Why would profitable businesses choose to come into this structure if they have to hand over 100% of their profits?
- 30% of the profit in a mature Commons Society goes back to the co-workers that made the profit. This straight-forward sharing of the bottom line removes the need for complex incentive schemes and creates a “domestic economy” in which all have a vested interest in increasing sales and reducing costs.
- CEO’s no longer have to address short term shareholder returns but can focus all efforts on long term company success
- It is a new way to retain the vision, coherence , employee capability & asset value of a business when owners decide to exit ( eg on retirement) rather than selling into the free market often only for their life’s work to be asset stripped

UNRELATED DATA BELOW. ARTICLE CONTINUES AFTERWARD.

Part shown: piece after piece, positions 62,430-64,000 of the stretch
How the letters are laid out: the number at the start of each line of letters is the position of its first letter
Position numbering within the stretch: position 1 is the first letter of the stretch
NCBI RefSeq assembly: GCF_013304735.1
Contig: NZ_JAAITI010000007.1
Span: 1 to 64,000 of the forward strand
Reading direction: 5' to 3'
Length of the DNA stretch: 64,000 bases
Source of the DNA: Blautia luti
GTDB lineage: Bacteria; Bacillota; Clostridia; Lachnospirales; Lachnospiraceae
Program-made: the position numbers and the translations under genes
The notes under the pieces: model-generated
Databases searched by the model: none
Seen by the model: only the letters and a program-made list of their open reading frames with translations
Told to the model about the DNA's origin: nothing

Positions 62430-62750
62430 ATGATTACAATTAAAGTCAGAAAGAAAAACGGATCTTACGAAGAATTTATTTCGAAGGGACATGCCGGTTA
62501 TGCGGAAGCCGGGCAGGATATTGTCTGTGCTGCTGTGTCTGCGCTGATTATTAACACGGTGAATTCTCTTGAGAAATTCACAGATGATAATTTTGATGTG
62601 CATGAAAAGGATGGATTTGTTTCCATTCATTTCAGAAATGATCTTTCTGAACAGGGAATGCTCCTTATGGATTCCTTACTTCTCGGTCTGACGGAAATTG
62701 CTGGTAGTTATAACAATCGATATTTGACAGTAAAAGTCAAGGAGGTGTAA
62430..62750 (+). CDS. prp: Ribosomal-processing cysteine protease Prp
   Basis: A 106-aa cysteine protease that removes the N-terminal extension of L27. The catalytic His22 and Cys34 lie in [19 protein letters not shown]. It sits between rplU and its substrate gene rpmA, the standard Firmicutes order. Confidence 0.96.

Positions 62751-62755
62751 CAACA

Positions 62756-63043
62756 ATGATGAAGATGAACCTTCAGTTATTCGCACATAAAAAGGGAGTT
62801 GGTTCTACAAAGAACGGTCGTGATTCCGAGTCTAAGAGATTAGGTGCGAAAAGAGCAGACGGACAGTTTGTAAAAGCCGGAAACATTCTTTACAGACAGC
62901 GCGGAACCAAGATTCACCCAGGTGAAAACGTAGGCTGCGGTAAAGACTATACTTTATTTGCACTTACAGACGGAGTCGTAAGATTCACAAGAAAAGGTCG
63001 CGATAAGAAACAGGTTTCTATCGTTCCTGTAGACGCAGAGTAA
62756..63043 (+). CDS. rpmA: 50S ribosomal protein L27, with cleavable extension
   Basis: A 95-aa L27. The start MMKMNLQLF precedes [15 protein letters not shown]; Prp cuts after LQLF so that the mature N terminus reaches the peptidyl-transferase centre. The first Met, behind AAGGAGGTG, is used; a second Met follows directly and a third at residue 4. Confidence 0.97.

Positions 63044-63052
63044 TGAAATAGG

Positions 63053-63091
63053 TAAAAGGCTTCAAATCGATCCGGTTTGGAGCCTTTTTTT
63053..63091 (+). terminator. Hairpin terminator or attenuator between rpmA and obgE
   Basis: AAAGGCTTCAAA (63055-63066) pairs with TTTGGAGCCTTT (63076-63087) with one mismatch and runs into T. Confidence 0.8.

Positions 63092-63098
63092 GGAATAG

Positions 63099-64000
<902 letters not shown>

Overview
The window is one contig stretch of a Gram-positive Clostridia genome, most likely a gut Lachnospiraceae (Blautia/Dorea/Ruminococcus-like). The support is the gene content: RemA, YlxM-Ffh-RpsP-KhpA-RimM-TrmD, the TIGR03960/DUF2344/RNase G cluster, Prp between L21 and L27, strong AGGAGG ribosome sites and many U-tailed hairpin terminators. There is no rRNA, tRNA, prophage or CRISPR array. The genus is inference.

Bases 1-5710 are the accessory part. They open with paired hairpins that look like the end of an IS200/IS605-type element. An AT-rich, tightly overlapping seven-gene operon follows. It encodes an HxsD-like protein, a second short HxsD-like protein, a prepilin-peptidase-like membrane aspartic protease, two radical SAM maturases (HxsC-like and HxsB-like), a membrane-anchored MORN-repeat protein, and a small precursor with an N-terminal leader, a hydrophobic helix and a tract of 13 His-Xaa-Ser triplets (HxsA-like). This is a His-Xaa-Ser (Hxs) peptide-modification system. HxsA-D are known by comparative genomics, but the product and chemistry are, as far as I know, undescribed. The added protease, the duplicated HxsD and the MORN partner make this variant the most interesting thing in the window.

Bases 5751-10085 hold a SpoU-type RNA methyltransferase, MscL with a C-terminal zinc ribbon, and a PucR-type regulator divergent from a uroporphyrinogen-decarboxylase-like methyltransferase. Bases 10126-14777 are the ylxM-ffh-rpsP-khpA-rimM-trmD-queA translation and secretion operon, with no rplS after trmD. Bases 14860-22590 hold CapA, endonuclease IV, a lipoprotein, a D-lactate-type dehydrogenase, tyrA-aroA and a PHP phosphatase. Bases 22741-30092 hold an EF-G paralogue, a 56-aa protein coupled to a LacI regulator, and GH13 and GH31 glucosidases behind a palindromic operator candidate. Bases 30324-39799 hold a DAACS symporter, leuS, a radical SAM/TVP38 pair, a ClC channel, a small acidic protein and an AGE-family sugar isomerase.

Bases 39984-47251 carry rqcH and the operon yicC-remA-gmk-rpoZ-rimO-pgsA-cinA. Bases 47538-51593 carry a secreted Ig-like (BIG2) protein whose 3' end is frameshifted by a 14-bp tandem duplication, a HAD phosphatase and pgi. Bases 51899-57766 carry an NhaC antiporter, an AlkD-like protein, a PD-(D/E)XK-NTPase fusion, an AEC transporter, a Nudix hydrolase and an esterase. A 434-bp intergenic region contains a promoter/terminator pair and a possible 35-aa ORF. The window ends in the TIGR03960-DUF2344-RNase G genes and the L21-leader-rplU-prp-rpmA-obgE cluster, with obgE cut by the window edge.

- Money is not the only way of valuing any proposition. When a business is brought or bought into the Commons Society, company managers, employees, their families and communities get the full benefit every year of investment in their education, training, health, culture and food production creating wider community and personal wellbeing for all concerned. This continually expanding added value can be a factor in structuring a partial buy out or bespoke deals with insightful exiting owners.